Blessings on your journey,

Maggie

Reinventing Ourselves

I was wowed by Lady Gaga’s performance during the Oscar Awards this week. I think most of America was stunned by the transformation we saw. This lovely woman, who has been hiding behind the theatrical personality she created to make a name for herself, took a huge risk in front of the world. In the business they call it “reinventing,” and often it is considered a market ploy or a sign of new maturity. These star-studded changes are noticed and critiqued around the world. Their transformation is discussed by the talking heads with skepticism or as a great long-overdue achievement.

I think we do the same thing when we witness a transformation in the people closest to us. We know all too well their faults and failures and often question the reality of their change. Perhaps we know someone as a drunkard or drug addict who has gone through treatment and is fighting for their sobriety. Maybe it is a young person whom we have watched grow up in front of us whose adulthood we find hard to recognize. Or the woman at the well who has had multiple lovers and now has decided to wait for the right man. And there are those who are stepping into new careers or callings without a proven record, who have a strong drive to succeed. Many were changed by a new commitment as part of their faith journey.

How do we react to these changes? Do you let the person know that you are seeing a positive change? Do you encourage them? Or do you hold on to an image from the past and wait for them to slip up? Are you moving forward with them or tugging the chains from the past in hope that they will stumble and prove that nothing has changed? Are you shining a negative or positive light on their steps forward? Are  you looking for negative or positive behavior in them?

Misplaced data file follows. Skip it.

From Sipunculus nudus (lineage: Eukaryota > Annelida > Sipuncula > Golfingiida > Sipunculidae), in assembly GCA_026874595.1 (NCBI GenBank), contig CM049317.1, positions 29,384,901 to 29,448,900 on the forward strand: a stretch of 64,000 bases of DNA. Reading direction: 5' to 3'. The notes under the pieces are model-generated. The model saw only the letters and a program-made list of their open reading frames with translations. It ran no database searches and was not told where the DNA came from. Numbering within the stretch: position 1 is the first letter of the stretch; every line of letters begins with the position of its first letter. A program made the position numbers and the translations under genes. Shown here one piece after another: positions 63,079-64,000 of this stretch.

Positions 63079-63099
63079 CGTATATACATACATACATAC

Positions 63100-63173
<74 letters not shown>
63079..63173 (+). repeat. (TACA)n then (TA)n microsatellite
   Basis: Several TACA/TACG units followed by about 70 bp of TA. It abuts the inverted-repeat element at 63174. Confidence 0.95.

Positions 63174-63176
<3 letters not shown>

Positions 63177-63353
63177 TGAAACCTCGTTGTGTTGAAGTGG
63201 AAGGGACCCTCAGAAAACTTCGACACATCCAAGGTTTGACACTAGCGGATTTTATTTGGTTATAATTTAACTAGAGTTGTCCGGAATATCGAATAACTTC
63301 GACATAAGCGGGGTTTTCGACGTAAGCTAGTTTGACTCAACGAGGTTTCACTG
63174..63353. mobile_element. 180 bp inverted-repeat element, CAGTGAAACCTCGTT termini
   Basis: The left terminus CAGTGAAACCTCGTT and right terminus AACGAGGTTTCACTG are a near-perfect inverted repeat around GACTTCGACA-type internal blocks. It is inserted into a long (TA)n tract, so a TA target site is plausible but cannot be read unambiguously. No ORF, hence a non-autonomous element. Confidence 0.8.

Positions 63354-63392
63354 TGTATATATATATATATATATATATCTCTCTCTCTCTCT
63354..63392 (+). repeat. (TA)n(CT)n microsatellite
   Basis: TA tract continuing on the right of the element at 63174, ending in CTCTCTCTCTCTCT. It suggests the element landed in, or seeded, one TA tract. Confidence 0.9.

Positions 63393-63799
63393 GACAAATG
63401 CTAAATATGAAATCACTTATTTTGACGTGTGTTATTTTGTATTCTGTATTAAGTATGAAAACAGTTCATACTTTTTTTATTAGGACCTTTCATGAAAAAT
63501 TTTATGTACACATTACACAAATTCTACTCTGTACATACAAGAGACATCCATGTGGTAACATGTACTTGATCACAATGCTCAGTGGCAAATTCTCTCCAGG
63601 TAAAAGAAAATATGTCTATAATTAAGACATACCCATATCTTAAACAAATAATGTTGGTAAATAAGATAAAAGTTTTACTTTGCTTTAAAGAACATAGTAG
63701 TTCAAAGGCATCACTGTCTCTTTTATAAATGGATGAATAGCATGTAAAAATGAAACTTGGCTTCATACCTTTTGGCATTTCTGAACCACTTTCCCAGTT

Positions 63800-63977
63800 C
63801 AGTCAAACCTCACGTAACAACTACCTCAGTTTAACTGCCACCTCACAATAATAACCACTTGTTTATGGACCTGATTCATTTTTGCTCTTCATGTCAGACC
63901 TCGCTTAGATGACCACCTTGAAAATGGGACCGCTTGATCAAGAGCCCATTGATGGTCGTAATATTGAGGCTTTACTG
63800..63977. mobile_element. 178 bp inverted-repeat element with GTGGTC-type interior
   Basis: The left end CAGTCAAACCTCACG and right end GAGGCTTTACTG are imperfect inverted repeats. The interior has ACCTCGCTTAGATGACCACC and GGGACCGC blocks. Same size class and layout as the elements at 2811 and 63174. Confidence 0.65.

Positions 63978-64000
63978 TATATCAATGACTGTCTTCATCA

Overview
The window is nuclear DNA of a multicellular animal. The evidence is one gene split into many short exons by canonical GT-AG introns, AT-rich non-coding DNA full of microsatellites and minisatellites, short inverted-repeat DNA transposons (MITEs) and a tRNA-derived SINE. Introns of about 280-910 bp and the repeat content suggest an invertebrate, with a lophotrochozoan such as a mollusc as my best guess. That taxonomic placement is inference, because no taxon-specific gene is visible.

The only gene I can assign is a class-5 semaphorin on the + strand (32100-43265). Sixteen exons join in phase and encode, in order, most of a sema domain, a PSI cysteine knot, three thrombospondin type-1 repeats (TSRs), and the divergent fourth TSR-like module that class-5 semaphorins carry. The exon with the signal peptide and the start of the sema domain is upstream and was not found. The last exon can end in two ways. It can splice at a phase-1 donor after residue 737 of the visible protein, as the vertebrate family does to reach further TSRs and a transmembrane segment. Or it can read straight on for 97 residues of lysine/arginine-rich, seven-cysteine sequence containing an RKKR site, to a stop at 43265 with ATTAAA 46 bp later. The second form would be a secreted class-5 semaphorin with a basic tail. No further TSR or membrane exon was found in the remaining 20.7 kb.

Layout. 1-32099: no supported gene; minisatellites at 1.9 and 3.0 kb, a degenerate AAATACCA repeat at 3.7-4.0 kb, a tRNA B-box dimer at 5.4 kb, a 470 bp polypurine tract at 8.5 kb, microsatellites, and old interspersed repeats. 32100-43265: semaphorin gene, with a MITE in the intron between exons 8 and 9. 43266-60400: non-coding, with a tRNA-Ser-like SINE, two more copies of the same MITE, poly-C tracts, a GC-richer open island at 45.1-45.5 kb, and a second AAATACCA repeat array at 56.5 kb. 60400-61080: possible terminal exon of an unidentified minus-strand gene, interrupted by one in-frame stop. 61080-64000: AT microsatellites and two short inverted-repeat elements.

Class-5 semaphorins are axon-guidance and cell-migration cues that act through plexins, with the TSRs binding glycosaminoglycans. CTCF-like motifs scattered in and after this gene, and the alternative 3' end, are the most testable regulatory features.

How you answer these questions is a reflection back on you. I find when I am skeptical it may be that they have hurt me in the past and I am not sure I can ever trust them again. In other cases I am jealous that they have done what I would like to do—successfully move forward. Or maybe I am jealous that they have something I wish I had in my life—a new relationship, a better job, or financial stability. I hope that my response is to celebrate their success and let their transformation inspire me. If I can see the possibility in their life then maybe I can accept the possibility in my life.